Staying in the Room

This blog is non-fiction, in as much as we can argue that real life is not fiction but “true.” I prefer to write non-fiction. I prefer to read it too.

Sometimes it’s good for us to step out of our comfort zones (it’s usually always good and often necessary to learn and grow) so in preparation for the writing retreat I will attend next week in Taos, New Mexico, I read a book about writing fiction and decided to try it. The book gave me just enough food for thought mixed with inclinations to panic and run that I decided to give it a try. It seems a little meta to be writing about writing about something that didn’t actually happen.

don-ross-iii-195085.jpg
Photo by Don Ross III on Unsplash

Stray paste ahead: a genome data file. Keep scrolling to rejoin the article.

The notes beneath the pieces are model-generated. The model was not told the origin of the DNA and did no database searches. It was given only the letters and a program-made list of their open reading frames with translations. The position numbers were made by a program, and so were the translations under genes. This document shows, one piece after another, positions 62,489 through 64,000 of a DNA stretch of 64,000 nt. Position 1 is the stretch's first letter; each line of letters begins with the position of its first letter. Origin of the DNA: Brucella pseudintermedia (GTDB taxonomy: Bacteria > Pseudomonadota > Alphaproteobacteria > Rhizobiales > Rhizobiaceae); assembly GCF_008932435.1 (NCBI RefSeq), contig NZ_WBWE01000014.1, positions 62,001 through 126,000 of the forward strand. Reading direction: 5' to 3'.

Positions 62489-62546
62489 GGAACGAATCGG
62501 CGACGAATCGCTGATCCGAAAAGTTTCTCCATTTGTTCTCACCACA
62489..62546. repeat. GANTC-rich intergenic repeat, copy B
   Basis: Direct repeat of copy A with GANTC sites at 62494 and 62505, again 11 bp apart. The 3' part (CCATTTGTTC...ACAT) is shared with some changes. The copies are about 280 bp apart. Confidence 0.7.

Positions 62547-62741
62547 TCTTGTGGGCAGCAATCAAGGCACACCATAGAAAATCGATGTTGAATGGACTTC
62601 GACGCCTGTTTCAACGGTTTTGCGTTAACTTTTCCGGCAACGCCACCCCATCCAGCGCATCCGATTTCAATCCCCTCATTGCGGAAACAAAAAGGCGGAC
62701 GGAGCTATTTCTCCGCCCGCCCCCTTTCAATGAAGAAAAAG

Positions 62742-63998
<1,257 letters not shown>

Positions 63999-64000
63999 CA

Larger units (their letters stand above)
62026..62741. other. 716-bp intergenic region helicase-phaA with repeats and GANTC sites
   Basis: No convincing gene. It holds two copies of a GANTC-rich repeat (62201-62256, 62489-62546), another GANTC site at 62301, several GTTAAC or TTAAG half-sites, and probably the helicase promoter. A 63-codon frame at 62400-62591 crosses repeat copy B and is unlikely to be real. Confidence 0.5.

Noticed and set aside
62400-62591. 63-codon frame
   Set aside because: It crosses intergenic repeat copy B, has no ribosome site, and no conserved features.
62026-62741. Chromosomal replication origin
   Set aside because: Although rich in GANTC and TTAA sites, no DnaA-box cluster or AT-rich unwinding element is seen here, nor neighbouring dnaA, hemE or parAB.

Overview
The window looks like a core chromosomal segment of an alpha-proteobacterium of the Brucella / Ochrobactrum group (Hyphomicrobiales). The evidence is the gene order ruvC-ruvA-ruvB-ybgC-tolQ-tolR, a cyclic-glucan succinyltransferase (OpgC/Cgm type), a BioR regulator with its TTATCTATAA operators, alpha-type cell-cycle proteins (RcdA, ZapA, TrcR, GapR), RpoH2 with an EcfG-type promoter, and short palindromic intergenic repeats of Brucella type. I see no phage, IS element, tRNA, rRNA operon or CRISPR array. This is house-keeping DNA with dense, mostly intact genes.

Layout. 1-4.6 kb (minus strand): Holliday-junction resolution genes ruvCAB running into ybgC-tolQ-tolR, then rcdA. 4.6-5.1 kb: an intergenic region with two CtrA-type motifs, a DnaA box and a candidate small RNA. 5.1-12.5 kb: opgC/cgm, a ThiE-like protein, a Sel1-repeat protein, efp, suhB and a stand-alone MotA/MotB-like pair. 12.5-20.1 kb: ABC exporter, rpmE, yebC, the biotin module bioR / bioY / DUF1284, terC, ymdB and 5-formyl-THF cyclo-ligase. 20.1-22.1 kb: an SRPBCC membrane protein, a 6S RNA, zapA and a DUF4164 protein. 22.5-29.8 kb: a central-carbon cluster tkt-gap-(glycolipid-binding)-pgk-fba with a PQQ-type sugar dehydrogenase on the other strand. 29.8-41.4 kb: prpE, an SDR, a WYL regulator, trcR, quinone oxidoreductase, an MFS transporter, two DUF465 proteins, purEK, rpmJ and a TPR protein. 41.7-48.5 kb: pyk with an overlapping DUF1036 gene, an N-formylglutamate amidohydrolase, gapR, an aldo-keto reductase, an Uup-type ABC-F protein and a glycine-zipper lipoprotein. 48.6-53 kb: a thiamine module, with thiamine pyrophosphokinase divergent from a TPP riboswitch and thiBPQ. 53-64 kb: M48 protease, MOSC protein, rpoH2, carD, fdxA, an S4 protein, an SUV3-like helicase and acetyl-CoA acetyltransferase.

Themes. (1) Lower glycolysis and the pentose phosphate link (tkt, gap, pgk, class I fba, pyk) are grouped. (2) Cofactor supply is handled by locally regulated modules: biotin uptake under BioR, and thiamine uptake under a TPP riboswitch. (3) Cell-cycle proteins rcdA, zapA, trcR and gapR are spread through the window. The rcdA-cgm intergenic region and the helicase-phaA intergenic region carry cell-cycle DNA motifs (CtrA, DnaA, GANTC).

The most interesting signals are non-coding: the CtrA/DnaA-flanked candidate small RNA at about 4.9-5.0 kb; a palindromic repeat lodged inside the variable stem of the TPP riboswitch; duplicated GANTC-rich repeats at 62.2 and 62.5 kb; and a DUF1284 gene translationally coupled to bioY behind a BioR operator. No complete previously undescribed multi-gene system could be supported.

First, I sat down and reflected about a recent experience I had with selling a textbook on Amazon and the post office. Let’s just say my seller account is now suspended even though I sent the book on time. I followed the process laid out in the book and heeded the most important advice: stay in the room. It was helpful to read that because admittedly, when I try to write and don’t know what to say next, the coffee maker calls to me. Then the vacuum. Then that new book on my reading list. Then my bed…a little nap…I tell myself it will come later, and close my laptop. Sometimes this does feel necessary, especially writing pieces or passages that involve shame, guilt, or something humiliating. Yet I wondered what it might be like to stay in the room when emotion gets the best of me. In some Buddhist practices, we do this through meditation. Sitting alone with yourself brings terror to the mind if it is full of anxious thoughts, but we remain in stillness even with tears rolling down our cheeks. There is no common outcome for this practice, but by facing the pain we take a step toward allowing ourselves to heal.